How much should you spend on a car?

A car gives you freedom but can also be a liability.

How much should you spend on a car? Whatever the amount, you should make sure that you can afford it.

But it’s also not that simple, because one out of every four bankruptcies in Malaysia is due to car loans.

If you’ve been wondering how much you should spend on a car, here are some popular opinions out there:

1. What percentage of your monthly salary should go towards your car payment?

Some say 15% of monthly salary.

Be disciplined enough to put aside RM800 per month. RM500 for monthly loan repayment, RM300 for the upkeep and spare parts.

Some say no more than 1/3 of their pay.

If you follow the principle of partitioning your monthly wages, you will have enough to cover the petrol and car maintenance.

Let’s say you bring home RM3,000 after deducting EPF. Your monthly car payment should be RM1,000. If you are smart you will get a Myvi with a monthly payment of RM800.

You can now save RM200 monthly for emergency repairs, road tax and insurance.

Some base it on annual income, that the car price can be equivalent to 36 months of your salary at most.

So, popular opinion says its ok to spend between 8 to33% of your monthly salary on your car payments. That sounds like a good amount as you still have about 92 to 67% of your salary to play around with, right?

No, not really, because…

2. Car ownership costs much, much more than you think

Your car instalment may be just a few hundred Ringgit per month, but you need to pay for a bunch of other stuff too.

Depending on variables like your car model and frequency of usage, you have to at least double or triple the car instalment amount.

Ensure that your monthly repayment is manageable. ( pic)

You need to pay for the road tax, insurance, servicing, maintenance, car wash, petrol and toll charges.

You will also have to pay for major repairs if you get into an accident, replace the battery and alternator, fix the aircon, get new tyres and settle traffic summonses.

So not only do you need more money than you think for car-related expenses, it is essential to have some emergency savings.

3. The lower the cost of car ownership, the better

So by now you know that if you have RM1000 extra in your monthly budget, you should not get a car with a RM1000 monthly instalment.

You get a car that costs half that amount, or even less. You’re going to need the other half for other car-related expenses.

There are two ways to reduce the cost of car ownership:

(1) Get a basic car with minimal cosmetic add-ons. Spend the minimum on basics. No extras, no accessories, no mods. Extra is a want, not a need.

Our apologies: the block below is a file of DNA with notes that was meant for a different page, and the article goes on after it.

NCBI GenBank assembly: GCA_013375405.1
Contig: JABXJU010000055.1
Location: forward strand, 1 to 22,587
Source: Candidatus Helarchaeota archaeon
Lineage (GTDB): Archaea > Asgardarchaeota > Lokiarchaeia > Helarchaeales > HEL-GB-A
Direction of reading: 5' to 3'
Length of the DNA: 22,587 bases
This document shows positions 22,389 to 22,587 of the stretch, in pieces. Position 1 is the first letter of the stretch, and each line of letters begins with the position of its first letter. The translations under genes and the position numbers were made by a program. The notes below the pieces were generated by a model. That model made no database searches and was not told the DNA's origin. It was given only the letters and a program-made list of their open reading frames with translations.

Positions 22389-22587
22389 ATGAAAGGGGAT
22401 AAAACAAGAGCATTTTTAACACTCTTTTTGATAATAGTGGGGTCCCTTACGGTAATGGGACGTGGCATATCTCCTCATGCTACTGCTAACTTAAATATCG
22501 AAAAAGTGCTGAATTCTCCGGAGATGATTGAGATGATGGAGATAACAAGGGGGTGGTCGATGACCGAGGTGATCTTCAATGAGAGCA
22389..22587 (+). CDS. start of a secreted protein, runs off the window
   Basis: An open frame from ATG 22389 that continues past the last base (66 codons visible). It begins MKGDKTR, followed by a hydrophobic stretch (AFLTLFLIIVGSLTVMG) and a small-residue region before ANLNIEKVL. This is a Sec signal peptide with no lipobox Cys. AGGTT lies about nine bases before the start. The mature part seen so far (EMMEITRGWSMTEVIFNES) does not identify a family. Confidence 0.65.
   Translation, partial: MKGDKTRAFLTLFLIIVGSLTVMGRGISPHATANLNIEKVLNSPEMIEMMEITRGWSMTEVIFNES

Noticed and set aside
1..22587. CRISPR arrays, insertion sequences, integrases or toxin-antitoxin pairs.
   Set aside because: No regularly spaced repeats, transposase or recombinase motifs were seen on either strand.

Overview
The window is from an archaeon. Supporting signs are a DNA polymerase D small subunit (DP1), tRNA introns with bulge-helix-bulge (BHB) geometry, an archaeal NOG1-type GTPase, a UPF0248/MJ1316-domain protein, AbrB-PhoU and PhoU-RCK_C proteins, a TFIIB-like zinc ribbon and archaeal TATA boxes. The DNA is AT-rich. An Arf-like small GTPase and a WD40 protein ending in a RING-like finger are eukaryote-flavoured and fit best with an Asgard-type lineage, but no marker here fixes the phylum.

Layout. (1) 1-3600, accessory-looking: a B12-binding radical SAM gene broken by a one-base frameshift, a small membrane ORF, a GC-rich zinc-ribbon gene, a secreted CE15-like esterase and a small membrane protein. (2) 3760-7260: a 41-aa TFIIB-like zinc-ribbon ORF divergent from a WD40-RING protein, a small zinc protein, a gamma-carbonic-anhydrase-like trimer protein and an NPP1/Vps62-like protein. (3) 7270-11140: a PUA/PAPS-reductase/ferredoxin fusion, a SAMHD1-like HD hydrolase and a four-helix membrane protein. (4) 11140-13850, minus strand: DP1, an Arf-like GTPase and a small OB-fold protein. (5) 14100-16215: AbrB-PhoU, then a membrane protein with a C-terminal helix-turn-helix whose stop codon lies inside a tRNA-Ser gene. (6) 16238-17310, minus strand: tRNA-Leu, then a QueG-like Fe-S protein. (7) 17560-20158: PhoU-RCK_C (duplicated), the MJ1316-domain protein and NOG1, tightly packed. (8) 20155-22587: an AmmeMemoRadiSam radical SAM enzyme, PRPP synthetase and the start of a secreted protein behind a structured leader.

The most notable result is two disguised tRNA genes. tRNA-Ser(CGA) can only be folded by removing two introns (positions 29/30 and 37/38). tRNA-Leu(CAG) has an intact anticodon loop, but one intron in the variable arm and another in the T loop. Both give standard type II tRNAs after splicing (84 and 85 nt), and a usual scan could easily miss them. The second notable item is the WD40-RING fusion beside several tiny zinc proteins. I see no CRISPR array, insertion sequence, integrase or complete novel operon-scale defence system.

(2) Buy a second-hand car and pay for it in full.

This works out well if you have savings. By paying for a car upfront and in full, you’re eliminating five to seven years worth of monthly car instalment payments.

You can also combine (1) and (2) above to significantly lower the cost of your car ownership.

4. What if your dream car is out of your budget?

I’s okay to want your dream car. If you can’t afford it now, then the solution is two words: delay gratification.

Delay the purchase by a year or two, place the money aside and put a huge down payment so that instalments won’t be a burden later. Modern vehicles are a depreciating asset anyway.

You can also use a simple calculation. If the total amount used for public transport and ride-hailing such as Grab is less than the cost of owning a brand new Perodua Axia then don’t get a car yet.


You may think that purchasing a car is a practical decision. But let’s not forget it is also an emotional decision.

The car you choose reflects your personal identity. You want your family to be comfortable when travelling.

Some potential clients you’re hoping to do business with do care about wealth and status.

But all of this may push you to buy a car that’s out of your budget. So do choose wisely.

This article first appeared in

Suraya is a corporate writer-for-hire and the blogger behind personal finance website Ringgit Oh Ringgit. She is more of a minimalist, less of a consumerist, a konon DIY enthusiast, a let’s-support-small-businesses-over-big-corporations kinda girl. Prior to her current role, she worked in various capacities within the non-profit industry.